I recently visited Bletchley Park, where the German Enigma codes were broken during the Second World War, and what struck me was how much information there was to read. That might seem like a slightly strange thing to say, but the modern way of presenting museums or other heritage sites seems to be to focus on the visual, the hands on and with only a few words at a time in bite-sized chunks. This is to make it “accessible” to as many people as possible, to find different ways to interest visitors and because, apparently, people don’t want to read anymore (although is this a truth or an assumption?). I agree with the motives behind the new style – yes of course visitors should be interested in what they’ve come to see and everyone’s brains work, and respond to things, differently. It would also be pretty dull to just have a room filled with nothing but text, and it’s usually the objects found at the site that bring it all to life. I’m also not going to pretend that I read all the information at Bletchley Park – but the point is, it was nice to have the choice.
I think what sometimes gets forgotten by the people who come up with the displays is that, I would guess, a substantial proportion of their visitors already have some interest in, and knowledge of, the type of site, the area or history in general. To use abbeys and priories as an example, once you’ve been to a few you get to know that there was often a chapter house where business was conducted, that monks ate in refectories and slept in dormitories. What you want to know is what is particular to that site – were there any significant meetings in that chapter house, or why they slept in individual cells rather than a dormitory, as at Mount Grace Priory. From a distance, abbeys and priories can look quite similar, so what are the unusual/unique features and histories of each one? What does this particular set of ruins tell us about medieval monasteries? Things like:
- the geometric patterns carved into the pillars in the church of Lindisfarne Priory and how they relate to those in Durham Cathedral;
- why Battle Abbey no longer has its church, when on most sites that’s the most substantial remnant;
- the modern internments at Dryburgh Abbey (Sir Walter Scott and Field Marshall Earl Haig); and
- the role that Kirkham Priory played in the preparations for D-Day.
One of the modules in my masters degree in Archaeology and Heritage was about interpreting and presenting heritage, and one of the things that stood out for me was a comparison of guide books over the course of about sixty years. Here are three descriptions of the west front of the church at Lindisfarne Priory:
“The west front of the church is pierced by a round-headed doorway, the outer arch of which, contained in a bold projection from the wall, is of three orders with chevron mouldings and shafts with cubical capitals in the jambs. On either side of it there are two arched recesses with shafts in the wall-face, and at each end of the wall the square turrets project, but not so far as the projection for the doorway, to which the whole design is subordinated.” (1949)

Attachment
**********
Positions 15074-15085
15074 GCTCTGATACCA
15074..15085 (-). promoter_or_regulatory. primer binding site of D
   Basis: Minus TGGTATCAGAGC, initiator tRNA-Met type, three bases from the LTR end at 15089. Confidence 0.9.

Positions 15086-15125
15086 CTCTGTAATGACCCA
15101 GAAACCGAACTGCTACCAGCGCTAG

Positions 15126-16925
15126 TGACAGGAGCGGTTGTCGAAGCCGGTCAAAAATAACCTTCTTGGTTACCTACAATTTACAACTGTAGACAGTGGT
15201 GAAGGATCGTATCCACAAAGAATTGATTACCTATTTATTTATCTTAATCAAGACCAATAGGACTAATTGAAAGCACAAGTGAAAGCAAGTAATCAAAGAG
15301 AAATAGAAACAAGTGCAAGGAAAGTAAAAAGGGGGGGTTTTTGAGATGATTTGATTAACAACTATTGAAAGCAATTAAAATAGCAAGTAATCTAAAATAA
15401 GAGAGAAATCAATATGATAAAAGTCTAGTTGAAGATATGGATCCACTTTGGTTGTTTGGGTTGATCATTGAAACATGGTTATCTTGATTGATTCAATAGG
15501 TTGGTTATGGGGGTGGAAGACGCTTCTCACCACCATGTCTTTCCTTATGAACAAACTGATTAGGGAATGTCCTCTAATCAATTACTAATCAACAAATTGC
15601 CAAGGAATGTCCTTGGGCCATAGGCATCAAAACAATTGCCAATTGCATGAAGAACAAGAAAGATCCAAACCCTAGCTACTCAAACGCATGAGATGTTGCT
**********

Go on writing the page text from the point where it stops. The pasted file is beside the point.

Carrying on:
“The west front of the ruined priory church must have been completed by around 1150. The richly decorated west doorway is contained in a slightly projecting porch. Above it is an opening which would originally have been concealed behind a steeply pitched gable, probably containing a tiny chamber over the doorway. There is an original window higher up, but the gable above that was rebuilt in the mid fourteenth century. Note the two cross-shaped arrow loops in this masonry, a reminder of the troubled times which followed the outbreak of the Scots Wars in 1296”. (1988)
“The west front of the church was a grand architectural showpiece. It was originally flanked on both sides by tall corner turrets, intended to recall the twin-towered facades common in larger cathedral churches. That on the right hand (south) still survives, rising nearly to the full height of the building. Battlements were added in the mid 14th century when the whole priory was fortified in response to the outbreak of war with the Scots”. (2005)
The first tells you nothing about the history of the priory, and is clearly too technical for most tastes (you can only hope there was a decent glossary included), while the third version doesn’t actually tell you very much. My preferred option is the middle one, which actually gives you some specifics, without being overly complicated about it. It puts the building into its historical context, as well as describing its development – it invites you to look at the building and work it out for yourself. In fact it acknowledges that you’ve gone there to learn about something, rather than assuming that you can only cope with the superficial.
Accessible doesn’t have to mean superficial, and unfortunately that’s often what we end up with. I’m sure it’s a very hard balance to strike for those who produce these displays, but all I ask is that in trying to cater to all, please don’t forget the ones whose prior knowledge and interest brought us there in the first place.